An FCE is a series of tests that assess your ability to work. An FCE is considered an objective (or fact-based) test. For this reason, an FCE carries a lot of weight with insurance companies and judges. An FCE usually takes between four to six hours and requires physical activity. After an FCE, the examiner will create a detailed report assessing your physical abilities. An FCE report almost always includes a set of work restrictions.
If you are scheduled for an IME or FCE, you must attend the exam. If you refuse to attend the exam, benefits may be denied. Additionally, make sure you are honest during the exam. Do not exaggerate your symptoms, since the examiner will note the exaggeration in his or her report. Exaggerated symptoms can lead to an invalid report and a denial of benefits.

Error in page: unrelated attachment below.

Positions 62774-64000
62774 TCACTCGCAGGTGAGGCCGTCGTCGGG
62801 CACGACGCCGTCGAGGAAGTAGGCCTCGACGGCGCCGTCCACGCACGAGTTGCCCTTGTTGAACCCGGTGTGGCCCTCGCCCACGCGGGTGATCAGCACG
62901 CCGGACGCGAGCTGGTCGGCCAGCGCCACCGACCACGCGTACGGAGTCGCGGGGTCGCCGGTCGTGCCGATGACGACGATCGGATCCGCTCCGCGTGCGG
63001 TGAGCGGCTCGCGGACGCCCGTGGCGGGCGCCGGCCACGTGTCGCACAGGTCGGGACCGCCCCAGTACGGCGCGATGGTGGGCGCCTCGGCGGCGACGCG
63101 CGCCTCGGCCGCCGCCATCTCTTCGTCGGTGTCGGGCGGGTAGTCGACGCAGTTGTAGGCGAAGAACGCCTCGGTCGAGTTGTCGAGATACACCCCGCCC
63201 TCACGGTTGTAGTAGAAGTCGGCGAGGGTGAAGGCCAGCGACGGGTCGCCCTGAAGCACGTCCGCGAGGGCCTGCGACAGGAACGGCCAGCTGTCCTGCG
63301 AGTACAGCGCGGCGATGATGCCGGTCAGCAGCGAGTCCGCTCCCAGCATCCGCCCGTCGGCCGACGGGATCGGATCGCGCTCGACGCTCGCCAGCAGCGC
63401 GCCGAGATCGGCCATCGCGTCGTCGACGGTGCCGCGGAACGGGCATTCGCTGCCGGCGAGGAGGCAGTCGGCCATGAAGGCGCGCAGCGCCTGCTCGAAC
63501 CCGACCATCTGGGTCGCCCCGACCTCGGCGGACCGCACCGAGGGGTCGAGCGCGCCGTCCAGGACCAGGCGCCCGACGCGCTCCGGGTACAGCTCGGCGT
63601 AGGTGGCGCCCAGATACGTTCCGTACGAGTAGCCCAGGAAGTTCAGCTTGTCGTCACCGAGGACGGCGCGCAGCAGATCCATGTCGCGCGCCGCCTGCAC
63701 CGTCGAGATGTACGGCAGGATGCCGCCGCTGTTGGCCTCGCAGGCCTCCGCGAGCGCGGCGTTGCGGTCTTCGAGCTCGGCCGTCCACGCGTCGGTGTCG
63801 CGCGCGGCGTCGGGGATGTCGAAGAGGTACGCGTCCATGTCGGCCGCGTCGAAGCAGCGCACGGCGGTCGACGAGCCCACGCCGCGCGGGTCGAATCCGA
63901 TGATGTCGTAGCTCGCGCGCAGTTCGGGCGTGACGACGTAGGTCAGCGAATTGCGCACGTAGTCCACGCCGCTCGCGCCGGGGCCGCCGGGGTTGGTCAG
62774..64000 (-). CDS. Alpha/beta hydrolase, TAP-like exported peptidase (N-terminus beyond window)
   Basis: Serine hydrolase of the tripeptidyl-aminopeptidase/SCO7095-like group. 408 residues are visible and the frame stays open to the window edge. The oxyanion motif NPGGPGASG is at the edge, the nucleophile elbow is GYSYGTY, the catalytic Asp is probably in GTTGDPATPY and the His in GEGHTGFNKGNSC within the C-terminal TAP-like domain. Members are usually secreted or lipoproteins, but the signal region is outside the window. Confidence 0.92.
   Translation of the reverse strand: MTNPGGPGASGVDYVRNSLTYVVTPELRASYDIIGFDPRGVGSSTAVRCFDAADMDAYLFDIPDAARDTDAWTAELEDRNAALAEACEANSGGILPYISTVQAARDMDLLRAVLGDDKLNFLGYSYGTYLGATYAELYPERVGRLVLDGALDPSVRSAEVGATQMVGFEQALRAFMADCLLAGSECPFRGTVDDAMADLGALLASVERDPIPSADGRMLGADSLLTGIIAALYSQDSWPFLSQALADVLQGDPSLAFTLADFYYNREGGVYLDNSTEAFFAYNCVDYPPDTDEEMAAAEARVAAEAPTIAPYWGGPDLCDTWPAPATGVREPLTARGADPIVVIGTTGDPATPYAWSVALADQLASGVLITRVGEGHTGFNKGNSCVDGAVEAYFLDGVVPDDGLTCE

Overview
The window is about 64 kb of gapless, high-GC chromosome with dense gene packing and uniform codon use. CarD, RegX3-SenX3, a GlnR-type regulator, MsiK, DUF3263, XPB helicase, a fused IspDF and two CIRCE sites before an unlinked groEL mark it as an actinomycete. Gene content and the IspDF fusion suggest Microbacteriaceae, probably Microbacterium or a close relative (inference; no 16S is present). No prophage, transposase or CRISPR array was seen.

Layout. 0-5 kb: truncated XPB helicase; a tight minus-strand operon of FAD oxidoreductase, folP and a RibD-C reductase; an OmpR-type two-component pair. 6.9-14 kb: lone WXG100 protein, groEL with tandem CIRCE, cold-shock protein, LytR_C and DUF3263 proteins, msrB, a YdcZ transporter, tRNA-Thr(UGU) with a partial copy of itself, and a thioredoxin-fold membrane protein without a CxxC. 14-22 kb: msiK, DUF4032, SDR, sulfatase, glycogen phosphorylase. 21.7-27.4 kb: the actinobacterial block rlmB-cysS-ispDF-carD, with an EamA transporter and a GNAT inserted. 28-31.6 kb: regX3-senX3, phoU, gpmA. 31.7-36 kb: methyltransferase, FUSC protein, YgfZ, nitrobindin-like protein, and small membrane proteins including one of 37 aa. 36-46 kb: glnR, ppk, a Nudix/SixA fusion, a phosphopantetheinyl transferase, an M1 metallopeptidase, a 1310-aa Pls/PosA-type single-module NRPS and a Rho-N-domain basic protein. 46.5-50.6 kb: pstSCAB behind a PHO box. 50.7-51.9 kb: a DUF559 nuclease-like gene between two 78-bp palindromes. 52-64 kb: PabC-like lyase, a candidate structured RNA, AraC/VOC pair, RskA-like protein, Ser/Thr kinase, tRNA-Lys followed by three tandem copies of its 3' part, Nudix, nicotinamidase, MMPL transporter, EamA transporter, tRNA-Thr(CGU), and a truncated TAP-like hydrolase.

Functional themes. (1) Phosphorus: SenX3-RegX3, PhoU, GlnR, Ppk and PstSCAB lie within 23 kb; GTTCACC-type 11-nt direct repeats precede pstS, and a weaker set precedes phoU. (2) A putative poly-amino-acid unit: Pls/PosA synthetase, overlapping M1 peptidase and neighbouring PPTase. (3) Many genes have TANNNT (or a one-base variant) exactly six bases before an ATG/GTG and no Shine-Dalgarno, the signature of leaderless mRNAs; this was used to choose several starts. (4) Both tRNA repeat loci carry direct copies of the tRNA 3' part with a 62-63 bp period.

Similarly, do not minimize your symptoms. If you overstate your abilities, the doctor may think you can return to work. This may also result in a denial of benefits.
The Insurance Company Will Perform a Vocational Analysis
Once the insurance company has most of your medical information, it will decide whether work restrictions are appropriate in your case. Your work restrictions can involve both your physical and mental capabilities.
After the insurance company has decided on a set of work restrictions, it will perform a vocational analysis. A vocational analysis determines whether your restrictions allow you to work.
ERISA plans typically define disability in two ways:
- Own Occupation: You have a disability if your medical conditions stop you from doing your job, and
- All Occupations: You have a disability if your medical conditions prevent you from doing any work.